What makes dozens of Chechen families board a morning train from Brest to Terespol every day in the hope to cross the Belarusian-Polish border? Why do these people flee? What made them leave their everyday life, homeland and friends? What do they hope for? What do they dream about? And the main question: Can we help them in any way?

Project Citizen Journalism
Series of reports about Chechen refugees in Brest

What makes dozens of Chechen families board a morning train from Brest to Terespol every day in the hope to cross the Belarusian-Polish border? Why do these people flee? What made them leave their everyday life, homeland and friends? What do they hope for? What do they dream about? And the main question: Can we help them in any way?

We are students of Fortinbras theatre laboratory. We have come to Brest as part of a journalistic experiment to find answers to these questions.


Our route goes through an old Catholic cemetery with graves from the 19th century. You pass by and face a problem – buildings are numbered in a rather odd order, so you need to search around to find the address you need. Finally we get the destination.

A small green wooden house that hasn’t seen paint for several decades. We expected to see a solid building, but it the Brest office of the Red Cross is located here, in this unsightly building. This is where Chechen refugees receive humanitarian aid from Human Constanta, a human rights organisation. A volunteer – a young man named Grisha – works at the office. Two his friends – people who care – help him.

The room is too small – it has space just for one family. People come on schedule, strictly on time. There’s too little space, so only two journalists remain in the room, the rest are standing on the porch. It’s rather cold outside, so we sometimes get inside to warm up a bit. However, it is not much better in the room. Grisha asks those coming in to close the door, because the building, which has no central heating, is heated by a small space heater.

Clothes are on the racks, shoes are on the floor. Nearby are plastic bags with standard food sets – pasta, rice, oil, cereals. Other bags contain cold medicines, painkillers and hygiene products for adults and children.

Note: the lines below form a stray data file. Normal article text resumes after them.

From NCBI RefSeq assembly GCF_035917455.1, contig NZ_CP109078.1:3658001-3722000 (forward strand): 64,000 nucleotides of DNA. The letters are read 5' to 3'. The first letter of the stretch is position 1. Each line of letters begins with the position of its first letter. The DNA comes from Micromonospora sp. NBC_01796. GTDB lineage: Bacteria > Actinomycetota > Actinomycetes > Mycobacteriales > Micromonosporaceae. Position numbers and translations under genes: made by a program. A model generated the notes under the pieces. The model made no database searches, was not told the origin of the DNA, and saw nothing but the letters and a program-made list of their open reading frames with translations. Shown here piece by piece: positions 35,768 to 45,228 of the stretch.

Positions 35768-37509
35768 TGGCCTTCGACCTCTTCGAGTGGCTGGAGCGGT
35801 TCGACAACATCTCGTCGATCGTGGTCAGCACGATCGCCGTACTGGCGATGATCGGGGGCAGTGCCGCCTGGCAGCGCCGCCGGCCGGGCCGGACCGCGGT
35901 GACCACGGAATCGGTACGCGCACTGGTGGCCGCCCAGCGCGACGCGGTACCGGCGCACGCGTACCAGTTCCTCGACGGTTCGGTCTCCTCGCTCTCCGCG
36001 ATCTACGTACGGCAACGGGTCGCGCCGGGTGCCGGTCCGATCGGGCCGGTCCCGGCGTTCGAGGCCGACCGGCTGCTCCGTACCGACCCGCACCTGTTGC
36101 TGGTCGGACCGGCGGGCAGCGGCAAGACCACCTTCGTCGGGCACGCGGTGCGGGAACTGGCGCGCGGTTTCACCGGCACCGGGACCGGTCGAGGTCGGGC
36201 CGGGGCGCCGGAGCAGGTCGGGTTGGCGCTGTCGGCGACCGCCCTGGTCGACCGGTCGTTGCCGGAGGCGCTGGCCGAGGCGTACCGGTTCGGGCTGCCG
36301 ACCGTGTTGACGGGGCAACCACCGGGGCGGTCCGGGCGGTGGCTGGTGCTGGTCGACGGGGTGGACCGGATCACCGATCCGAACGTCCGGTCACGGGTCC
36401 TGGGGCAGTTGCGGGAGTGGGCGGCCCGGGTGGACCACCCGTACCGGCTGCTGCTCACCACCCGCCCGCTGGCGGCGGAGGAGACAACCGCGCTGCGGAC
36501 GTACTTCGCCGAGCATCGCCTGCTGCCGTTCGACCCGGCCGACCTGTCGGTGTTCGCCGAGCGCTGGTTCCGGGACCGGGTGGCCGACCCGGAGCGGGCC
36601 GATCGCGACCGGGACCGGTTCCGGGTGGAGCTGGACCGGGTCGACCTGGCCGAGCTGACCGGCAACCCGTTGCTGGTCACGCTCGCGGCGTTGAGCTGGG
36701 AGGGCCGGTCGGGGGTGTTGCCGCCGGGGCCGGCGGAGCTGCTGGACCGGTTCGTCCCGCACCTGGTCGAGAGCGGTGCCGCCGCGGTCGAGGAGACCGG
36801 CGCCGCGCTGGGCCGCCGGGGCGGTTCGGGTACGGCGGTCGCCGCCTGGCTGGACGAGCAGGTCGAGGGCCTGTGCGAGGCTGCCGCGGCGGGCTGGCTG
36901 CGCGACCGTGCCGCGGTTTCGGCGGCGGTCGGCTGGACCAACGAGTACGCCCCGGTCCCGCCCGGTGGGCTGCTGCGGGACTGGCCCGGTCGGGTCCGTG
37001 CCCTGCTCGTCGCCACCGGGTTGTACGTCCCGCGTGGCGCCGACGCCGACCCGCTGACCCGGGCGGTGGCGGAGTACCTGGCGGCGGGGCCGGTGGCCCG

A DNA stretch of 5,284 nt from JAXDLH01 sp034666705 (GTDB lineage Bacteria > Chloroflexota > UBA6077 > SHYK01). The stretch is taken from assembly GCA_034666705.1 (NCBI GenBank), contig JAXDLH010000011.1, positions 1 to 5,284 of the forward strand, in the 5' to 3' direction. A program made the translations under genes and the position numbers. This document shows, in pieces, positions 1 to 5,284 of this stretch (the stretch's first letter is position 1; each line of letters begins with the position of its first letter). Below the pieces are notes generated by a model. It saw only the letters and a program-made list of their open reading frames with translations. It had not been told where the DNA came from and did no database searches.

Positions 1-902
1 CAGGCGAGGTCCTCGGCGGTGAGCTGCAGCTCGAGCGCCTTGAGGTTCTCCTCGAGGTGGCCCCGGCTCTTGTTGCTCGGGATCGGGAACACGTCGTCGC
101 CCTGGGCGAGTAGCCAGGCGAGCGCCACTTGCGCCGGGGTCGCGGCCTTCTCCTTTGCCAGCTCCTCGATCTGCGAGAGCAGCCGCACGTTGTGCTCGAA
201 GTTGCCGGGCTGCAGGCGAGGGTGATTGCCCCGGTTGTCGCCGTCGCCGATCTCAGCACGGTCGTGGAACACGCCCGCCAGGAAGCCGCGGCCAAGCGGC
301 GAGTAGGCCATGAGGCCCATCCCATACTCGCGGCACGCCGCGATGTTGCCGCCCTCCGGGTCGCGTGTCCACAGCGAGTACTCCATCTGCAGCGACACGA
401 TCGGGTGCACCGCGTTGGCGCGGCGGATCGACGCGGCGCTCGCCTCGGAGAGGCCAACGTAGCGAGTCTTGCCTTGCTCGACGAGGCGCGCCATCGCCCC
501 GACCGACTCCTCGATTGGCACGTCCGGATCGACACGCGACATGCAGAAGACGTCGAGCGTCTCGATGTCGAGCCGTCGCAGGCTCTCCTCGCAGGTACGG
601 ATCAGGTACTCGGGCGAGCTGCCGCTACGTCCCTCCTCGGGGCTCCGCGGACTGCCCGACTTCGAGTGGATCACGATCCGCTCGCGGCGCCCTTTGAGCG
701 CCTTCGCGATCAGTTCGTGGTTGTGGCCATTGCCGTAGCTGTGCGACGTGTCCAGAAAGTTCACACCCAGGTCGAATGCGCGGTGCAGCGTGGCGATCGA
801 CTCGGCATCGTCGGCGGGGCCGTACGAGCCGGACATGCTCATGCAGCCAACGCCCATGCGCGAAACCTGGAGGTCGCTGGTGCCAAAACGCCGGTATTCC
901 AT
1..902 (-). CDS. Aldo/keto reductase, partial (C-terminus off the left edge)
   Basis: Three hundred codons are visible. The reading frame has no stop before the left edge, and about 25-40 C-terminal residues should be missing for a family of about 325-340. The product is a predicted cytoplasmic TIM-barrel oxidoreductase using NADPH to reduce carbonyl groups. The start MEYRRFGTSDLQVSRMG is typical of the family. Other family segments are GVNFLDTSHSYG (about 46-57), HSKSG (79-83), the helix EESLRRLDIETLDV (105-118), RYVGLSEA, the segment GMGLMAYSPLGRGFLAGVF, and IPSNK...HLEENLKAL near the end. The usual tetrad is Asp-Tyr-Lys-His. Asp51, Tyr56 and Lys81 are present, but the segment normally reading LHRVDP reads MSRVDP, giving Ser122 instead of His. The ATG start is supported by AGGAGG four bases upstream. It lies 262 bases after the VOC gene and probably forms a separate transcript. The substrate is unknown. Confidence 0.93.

A family of four – a man, a woman and two children – enters the room. They are neither shy nor picky, taking everything they think they may need. They ask for the things they need – warm sweaters, caps, winter coats.
“We need nappies, size 5. Do you have any?” a woman asks us.
“Try looking in the boxes,” Grisha comes to help us.

The next are two women – Amina and Zarema. They seem confused and look through clothes carefully. They evidently feel uncomfortable.
“May I help you?” the volunteer comes to help. “What do you need?”
“Children’s jackets, tights,” Zarema says quietly. “And nappies, if you have.”
The Chechen women select the necessary things, take food and medicines and say goodbye.

“Can we talk to you?” we try to start a conversation. It’s difficult to begin to talk, because we don’t understand if they can speak without men who usually accompany them. Luckily, it’s not a barrier.

“My husband hasn’t contacted me. It’s better not to contact. My mother calls me. They have learnt I am here. My husband’s relatives want to come here and take away the children…”

A young man wearing a black parka and a woman wearing a golden brown natural fur coat come in. The woman has coloured hair, but she does not wear a headscarf. The couple looks through clothes briefly. We see they do not like the clothes and footwear. Grisha notes no new aid is expected in the near future, but the weather may become colder. The couple did not agree to talk to us.